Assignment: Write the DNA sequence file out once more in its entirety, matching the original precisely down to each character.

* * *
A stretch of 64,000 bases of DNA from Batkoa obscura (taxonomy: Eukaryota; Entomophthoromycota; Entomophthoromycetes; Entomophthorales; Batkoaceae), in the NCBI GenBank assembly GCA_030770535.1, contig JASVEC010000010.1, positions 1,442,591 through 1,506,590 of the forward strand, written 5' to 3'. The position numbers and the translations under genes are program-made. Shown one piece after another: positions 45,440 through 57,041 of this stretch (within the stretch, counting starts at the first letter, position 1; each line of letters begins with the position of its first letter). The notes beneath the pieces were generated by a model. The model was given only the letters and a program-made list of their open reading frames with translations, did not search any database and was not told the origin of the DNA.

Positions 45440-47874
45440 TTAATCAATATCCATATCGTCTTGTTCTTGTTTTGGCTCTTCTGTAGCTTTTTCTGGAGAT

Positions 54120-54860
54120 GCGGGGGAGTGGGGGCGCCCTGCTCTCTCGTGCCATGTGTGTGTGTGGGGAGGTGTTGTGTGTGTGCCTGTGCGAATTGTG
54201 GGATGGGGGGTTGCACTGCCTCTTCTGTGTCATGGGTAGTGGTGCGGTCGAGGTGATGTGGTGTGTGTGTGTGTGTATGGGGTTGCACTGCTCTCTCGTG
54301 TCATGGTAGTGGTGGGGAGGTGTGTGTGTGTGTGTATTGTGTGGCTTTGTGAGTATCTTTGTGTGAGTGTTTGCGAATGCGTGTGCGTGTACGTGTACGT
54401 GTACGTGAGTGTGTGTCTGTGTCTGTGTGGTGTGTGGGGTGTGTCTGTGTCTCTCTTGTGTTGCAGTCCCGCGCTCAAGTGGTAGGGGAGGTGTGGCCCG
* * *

A stretch of 64,000 bases of DNA from Batkoa obscura (taxonomy: Eukaryota; Entomophthoromycota; Entomophthoromycetes; Entomophthorales; Batkoaceae), in the NCBI GenBank assembly GCA_030770535.1, contig JASVEC010000010.1, positions 1,442,591 through 1,506,590 of the forward strand, written 5' to 3'. The position numbers and the translations under genes are program-made. Shown one piece after another: positions 45,440 through 57,041 of this stretch (within the stretch, counting starts at the first letter, position 1; each line of letters begins with the position of its first letter). The notes beneath the pieces were generated by a model. The model was given only the letters and a program-made list of their open reading frames with translations, did not search any database and was not told the origin of the DNA.

Positions 45440-47874
45440 TTAATCAATATCCATATCGTCTTGTTCTTGTTTTGGCTCTTCTGTAGCTTTTTCTGGAGAT

Positions 54120-54860
54120 GCGGGGGAGTGGGGGCGCCCTGCTCTCTCGTGCCATGTGTGTGTGTGGGGAGGTGTTGTGTGTGTGCCTGTGCGAATTGTG
54201 GGATGGGGGGTTGCACTGCCTCTTCTGTGTCATGGGTAGTGGTGCGGTCGAGGTGATGTGGTGTGTGTGTGTGTGTATGGGGTTGCACTGCTCTCTCGTG
54301 TCATGGTAGTGGTGGGGAGGTGTGTGTGTGTGTGTATTGTGTGGCTTTGTGAGTATCTTTGTGTGAGTGTTTGCGAATGCGTGTGCGTGTACGTGTACGT
54401 GTACGTGAGTGTGTGTCTGTGTCTGTGTGGTGTGTGGGGTGTGTCTGTGTCTCTCTTGTGTTGCAGTCCCGCGCTCAAGTGGTAGGGGAGGTGTGGCCCG